Grand Brook Memory Care

35 Years of Compassionate Memory Care

Caring Guide for Someone With Dementia

dementia care

According to the World Health Organization, more than 55 million people live with dementia worldwide. Alarmingly, almost 10 million people are diagnosed with this condition every year. Classified as a syndrome, dementia typically progresses and leads to cognitive challenges, such as memory loss, lapses in comprehension, judgment impairment, and a diminished capacity to learn and communicate. 

If a loved one shows these signs, prompt, professional attention is critical. The Alzheimer’s Association says:

“Many conditions are progressive, which means that the signs of dementia start out slowly and gradually get worse. If you or someone you know is experiencing memory difficulties or other changes in thinking skills, don’t ignore them.”

As a caregiver of a family member with dementia, you may be struggling with how to best help your loved one. Below are some tips on providing support and care for people living with dementia. 

Create a Safe Environment

Because a person with dementia has trouble solving problems, injuries can be common. These can happen in homes where obstacles are present. To reduce the risk of injuries such as falls, you need to ensure that the home is free of any clutter that may impede a person’s mobility. Make sure that there are handrails available as much as possible. It’s also best to avoid rugs, as these are a severe tripping hazard. 

A person with dementia may mistakenly use hot water instead of cold water. Turning down the temperature on the water heater can minimize the risk of burns. You should also lock cabinets and pantries containing medication, household cleaners, and other dangerous chemicals and products.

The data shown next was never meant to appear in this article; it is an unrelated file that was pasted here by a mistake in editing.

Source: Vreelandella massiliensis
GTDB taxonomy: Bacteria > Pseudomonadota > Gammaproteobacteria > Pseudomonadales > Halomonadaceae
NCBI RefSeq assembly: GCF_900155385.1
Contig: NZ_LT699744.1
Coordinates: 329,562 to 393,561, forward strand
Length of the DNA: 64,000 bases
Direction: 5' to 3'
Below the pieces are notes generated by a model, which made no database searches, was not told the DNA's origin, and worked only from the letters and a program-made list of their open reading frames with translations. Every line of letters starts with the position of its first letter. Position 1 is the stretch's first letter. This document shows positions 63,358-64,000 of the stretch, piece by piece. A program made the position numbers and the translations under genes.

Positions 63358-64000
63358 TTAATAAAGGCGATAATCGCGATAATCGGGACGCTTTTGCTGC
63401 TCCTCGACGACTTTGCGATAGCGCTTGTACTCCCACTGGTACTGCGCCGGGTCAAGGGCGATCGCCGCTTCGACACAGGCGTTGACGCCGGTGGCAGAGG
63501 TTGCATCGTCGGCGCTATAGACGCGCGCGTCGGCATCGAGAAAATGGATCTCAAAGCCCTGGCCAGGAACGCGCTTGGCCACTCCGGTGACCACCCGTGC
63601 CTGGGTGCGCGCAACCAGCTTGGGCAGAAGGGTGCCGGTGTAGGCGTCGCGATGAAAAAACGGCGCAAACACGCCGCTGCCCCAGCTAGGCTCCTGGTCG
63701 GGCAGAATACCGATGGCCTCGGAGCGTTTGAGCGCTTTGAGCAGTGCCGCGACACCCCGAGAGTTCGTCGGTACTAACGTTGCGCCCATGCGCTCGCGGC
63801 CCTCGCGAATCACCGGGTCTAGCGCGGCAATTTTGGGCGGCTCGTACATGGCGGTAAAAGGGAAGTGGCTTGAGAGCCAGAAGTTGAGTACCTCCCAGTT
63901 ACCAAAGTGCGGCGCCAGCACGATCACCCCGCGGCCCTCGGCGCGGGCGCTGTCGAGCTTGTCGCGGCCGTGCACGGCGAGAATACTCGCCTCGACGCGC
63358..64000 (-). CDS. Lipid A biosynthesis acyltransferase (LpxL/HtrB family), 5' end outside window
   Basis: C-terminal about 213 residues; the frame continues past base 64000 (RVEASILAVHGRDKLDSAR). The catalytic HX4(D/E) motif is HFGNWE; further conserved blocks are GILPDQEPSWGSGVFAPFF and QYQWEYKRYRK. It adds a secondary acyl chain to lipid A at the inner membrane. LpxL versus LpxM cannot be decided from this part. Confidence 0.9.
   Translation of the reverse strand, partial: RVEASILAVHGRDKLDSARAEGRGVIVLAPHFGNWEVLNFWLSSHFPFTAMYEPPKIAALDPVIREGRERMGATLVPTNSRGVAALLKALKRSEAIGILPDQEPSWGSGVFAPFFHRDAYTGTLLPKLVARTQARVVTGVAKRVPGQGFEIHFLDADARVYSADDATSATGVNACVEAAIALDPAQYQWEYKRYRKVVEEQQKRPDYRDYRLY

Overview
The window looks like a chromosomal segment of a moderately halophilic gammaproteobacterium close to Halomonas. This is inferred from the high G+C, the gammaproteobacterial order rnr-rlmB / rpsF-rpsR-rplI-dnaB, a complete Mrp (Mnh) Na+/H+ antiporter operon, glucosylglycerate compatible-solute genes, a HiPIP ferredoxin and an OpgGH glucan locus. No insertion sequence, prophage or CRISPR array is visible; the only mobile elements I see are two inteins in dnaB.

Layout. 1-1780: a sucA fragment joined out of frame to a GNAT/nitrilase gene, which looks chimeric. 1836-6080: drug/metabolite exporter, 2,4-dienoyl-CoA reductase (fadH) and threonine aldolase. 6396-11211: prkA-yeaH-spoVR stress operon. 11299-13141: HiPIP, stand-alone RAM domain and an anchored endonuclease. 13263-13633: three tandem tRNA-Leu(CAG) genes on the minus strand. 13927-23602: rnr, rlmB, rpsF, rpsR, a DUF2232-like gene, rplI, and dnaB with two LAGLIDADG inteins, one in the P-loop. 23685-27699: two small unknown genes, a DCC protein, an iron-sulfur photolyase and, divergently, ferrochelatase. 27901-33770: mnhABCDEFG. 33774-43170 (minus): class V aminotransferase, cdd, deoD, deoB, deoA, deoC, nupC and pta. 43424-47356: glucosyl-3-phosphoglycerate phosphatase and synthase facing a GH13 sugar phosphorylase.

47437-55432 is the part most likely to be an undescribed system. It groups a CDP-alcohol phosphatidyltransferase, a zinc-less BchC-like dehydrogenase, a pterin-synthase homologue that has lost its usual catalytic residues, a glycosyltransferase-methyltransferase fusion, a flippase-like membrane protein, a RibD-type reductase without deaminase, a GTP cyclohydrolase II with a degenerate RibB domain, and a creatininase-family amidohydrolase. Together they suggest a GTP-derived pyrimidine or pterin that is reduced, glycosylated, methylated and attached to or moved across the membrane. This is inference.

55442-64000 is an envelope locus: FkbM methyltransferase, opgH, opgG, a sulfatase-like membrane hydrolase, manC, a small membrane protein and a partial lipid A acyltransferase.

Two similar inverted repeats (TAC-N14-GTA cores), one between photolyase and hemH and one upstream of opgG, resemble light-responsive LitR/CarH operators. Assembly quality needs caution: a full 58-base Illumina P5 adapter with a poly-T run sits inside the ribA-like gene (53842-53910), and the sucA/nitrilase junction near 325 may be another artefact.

Encourage Communication 

People with dementia can have trouble expressing themselves making it difficult for their caregivers to understand their needs. But there are various ways to connect with them. Speak slowly, use simple words, and ask yes or no questions to make it easier for them to respond. Let them take their time when speaking, and give them your full attention.

You can also use physical touch and body language to convey a message. As stated in a study published by the National Institute of Health

“…using an approach based around the nonverbal aspects of communication, i.e. sounds, movements, facial expressions, etc.—has the potential to keep people with advanced dementia in the social world.”

Prevent Wandering

A common problem that dementia patients and their caregivers encounter is wandering. A person with dementia may feel bored or confused and simply wander off from his or her home or room. This can lead to safety concerns. To reduce these issues, you can install locks on doors or put “stop” or “do not enter” signs in various areas. Your loved one should wear an identification bracelet with relevant contact information. 

Reduce Distractions

People with dementia can have a hard time focusing and concentrating. This hinders communication and making connections. To alleviate this, work hard to eliminate any outside distractions. Turn off the TV and shut the curtains or blinds. Look directly into your loved one’s eyes when you speak. Never raise your voice or show signs of being upset. Use the person’s name often and talk about things they can relate to, such as hobbies and family. 

Proper dementia care requires attention, patience, and love. Apply these practices in your daily interactions with the person you care for. As you do so, you can help to improve your family member’s quality of life as they live with the effects of dementia.